The Dutch government is planning to regulate the gig economy, a venture that according to social affairs minister Wouter Koolmees could take the best part of a decade to finalise.

Koolmees presented plans to offer freelancers more employment certainty while also combatting fake self-employment setups.

Broadly, there are two objectives – to ensure a gross wage of at least €16 an hour; the second, to create a new system of checks for employers to distinguish between real and bogus self-employment.

Another idea is that high-earning contractors making more than €75 an hour will draft a common declaration in the form of a one-year contract.

The main criticism is that while the regulation of the upper end of the market appears doubtful, the €16 minimum could turn out to be a new maximum, undercutting contractors’ income. The challenge to regulate the gig economy is anything but new.

According to a study partially funded by the European Parliament published in November 2017, the gig economy is changing workplaces across Europe, mostly to the detriment of employees.

The study was undertaken by the Foundation for European Progressive Studies (FEPS), UNI Europa, the European services workers union, the University of Hertfordshire and Ipsos MORI which revealed that Europe’s gig workplace obliterates any sense of normative regulation of the labour market.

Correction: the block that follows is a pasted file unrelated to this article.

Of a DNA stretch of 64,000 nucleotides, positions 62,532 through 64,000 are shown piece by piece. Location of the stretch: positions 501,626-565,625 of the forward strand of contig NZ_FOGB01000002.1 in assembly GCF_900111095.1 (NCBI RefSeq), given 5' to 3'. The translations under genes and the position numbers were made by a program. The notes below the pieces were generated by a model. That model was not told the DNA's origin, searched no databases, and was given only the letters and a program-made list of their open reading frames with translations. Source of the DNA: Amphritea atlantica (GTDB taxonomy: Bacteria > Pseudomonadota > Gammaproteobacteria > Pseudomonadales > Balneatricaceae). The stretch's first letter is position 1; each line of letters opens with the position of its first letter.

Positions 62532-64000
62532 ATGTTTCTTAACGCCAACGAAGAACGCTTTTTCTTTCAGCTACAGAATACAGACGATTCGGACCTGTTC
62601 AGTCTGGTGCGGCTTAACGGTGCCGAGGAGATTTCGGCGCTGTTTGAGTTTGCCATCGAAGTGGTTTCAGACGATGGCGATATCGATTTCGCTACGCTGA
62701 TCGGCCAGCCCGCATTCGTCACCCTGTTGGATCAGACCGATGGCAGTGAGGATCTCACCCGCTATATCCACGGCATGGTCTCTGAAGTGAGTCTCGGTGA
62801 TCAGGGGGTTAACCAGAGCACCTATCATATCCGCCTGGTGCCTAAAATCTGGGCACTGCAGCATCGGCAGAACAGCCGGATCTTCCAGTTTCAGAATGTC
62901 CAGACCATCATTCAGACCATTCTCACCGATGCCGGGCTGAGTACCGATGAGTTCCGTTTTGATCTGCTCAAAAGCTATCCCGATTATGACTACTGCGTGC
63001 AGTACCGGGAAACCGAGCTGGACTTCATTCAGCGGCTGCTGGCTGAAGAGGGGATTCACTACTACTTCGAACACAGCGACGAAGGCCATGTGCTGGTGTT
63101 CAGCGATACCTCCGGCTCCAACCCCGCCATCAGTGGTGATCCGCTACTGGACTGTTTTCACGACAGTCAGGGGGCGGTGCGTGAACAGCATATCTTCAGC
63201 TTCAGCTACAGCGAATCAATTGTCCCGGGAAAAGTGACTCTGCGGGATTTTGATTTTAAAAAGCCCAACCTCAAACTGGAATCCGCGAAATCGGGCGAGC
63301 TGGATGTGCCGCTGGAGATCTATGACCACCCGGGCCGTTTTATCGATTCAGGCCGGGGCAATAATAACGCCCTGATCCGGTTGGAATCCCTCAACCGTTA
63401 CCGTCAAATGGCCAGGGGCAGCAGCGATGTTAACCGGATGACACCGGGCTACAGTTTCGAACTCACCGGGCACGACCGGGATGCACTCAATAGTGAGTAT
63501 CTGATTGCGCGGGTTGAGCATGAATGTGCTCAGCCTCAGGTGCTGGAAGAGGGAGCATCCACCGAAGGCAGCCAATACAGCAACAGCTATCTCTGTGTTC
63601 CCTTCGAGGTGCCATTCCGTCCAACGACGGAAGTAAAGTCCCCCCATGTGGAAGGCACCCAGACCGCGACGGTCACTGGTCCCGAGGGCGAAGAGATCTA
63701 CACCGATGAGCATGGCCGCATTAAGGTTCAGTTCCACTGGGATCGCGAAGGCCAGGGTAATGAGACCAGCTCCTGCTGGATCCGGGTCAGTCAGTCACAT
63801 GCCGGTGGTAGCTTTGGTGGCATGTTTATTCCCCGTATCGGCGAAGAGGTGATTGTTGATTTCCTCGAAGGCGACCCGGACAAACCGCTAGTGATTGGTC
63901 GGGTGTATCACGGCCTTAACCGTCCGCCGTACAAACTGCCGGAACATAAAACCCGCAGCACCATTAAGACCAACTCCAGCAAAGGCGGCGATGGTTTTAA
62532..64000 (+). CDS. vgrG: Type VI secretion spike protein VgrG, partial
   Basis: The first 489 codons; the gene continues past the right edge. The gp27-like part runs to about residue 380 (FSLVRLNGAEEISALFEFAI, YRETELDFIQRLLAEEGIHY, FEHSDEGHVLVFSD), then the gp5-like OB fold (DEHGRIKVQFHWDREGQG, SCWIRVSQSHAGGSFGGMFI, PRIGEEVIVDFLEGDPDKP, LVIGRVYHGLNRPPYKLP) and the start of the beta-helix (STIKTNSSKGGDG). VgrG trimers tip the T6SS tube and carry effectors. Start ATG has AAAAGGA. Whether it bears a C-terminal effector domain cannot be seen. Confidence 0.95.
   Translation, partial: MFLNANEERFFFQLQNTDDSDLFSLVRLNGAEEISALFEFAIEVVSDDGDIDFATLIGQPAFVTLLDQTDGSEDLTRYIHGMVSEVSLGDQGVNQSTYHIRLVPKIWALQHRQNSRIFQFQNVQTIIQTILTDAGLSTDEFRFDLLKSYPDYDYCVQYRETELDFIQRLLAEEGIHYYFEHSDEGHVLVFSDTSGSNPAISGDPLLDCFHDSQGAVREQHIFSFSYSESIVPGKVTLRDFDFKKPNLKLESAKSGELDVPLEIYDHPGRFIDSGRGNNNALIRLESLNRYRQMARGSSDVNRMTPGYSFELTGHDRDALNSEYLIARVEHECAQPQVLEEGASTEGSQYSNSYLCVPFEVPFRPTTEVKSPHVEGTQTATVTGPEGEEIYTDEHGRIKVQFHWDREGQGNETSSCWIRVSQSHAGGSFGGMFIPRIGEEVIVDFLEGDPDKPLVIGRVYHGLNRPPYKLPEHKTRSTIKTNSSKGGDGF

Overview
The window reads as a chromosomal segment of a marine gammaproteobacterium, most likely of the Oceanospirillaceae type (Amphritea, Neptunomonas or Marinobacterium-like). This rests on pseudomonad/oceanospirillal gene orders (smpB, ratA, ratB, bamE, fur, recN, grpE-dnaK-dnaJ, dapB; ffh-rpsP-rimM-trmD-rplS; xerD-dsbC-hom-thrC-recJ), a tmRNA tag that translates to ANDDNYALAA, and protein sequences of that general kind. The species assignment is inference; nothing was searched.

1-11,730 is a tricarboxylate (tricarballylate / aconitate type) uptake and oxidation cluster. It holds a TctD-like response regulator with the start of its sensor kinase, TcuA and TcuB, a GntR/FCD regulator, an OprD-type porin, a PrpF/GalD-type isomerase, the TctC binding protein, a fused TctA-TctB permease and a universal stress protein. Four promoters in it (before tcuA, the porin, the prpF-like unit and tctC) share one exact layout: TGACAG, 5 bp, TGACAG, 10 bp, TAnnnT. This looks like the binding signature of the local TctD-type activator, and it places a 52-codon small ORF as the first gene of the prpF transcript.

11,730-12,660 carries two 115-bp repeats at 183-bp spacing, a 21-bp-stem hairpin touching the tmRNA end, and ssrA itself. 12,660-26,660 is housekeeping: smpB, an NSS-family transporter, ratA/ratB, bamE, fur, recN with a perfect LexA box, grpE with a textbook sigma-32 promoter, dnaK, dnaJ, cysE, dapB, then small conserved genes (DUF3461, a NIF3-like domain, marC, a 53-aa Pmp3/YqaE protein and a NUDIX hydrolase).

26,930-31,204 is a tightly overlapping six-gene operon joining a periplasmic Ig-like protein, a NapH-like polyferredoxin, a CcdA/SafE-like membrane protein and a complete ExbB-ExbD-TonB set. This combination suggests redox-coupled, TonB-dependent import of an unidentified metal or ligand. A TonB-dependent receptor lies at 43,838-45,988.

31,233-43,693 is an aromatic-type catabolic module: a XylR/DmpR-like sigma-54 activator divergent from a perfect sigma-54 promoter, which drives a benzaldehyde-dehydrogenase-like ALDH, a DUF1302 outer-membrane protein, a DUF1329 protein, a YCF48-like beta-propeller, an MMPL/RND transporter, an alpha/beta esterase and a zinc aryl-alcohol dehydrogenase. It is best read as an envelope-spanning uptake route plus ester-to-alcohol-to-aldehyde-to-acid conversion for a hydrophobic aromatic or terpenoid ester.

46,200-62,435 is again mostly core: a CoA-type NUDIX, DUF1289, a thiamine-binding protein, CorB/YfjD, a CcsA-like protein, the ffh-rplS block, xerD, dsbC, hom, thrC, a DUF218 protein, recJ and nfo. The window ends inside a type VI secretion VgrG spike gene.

An estimated 9% of the German workforce and 22% in Italy depend on so-called “crowd work” to account for half of their income. These millions of workers generally use platforms such as Upwork, Clickwork, Myhammer, Taskrabbit, Helpling, Uber, and Airbnb as the conduits for what has come to be known as “gig work”.

This work is precarious, informal, temporary, often dangerous, and doesn’t provide for a decent living, in and of itself. For the moment, crowd work appears to be mostly a supplement to other forms of activity, such as renting out a room or having regular employment.

No more than 1.6% of the adult population in The Netherlands makes more than 50% of their income from gigs. In Germany that number is roughly 2.1%, Austria 2.3%, Sweden 2.7%, the UK 2.7%, and Italy 5.1%.

The share of the workforce who are dependent on gigs for most of their income is significantly higher and the number of people who say they work full-time in the gig-style sector is rising, including up to 41% of Italian gig workers.

The millions of Europeans who work in this manner is in the millions. As a result, the gig economy has become a challenge to the whole taxonomy of employment. Only 7-13% of workers consider themselves self-employed. Most feel stressed and undervalued as platforms treat them as expendable. Most have reported cases of arbitrary termination from work and cases where salaries go unpaid.

The hazards that gig-workers face are both physical and emotional, according to the report. They cannot plan their private time, as they need to be constantly available because they fear negative ratings. Without any formal worker’s rights, they are often vulnerable to pressures ranging from sexual harassment to being pressed to deliver drugs.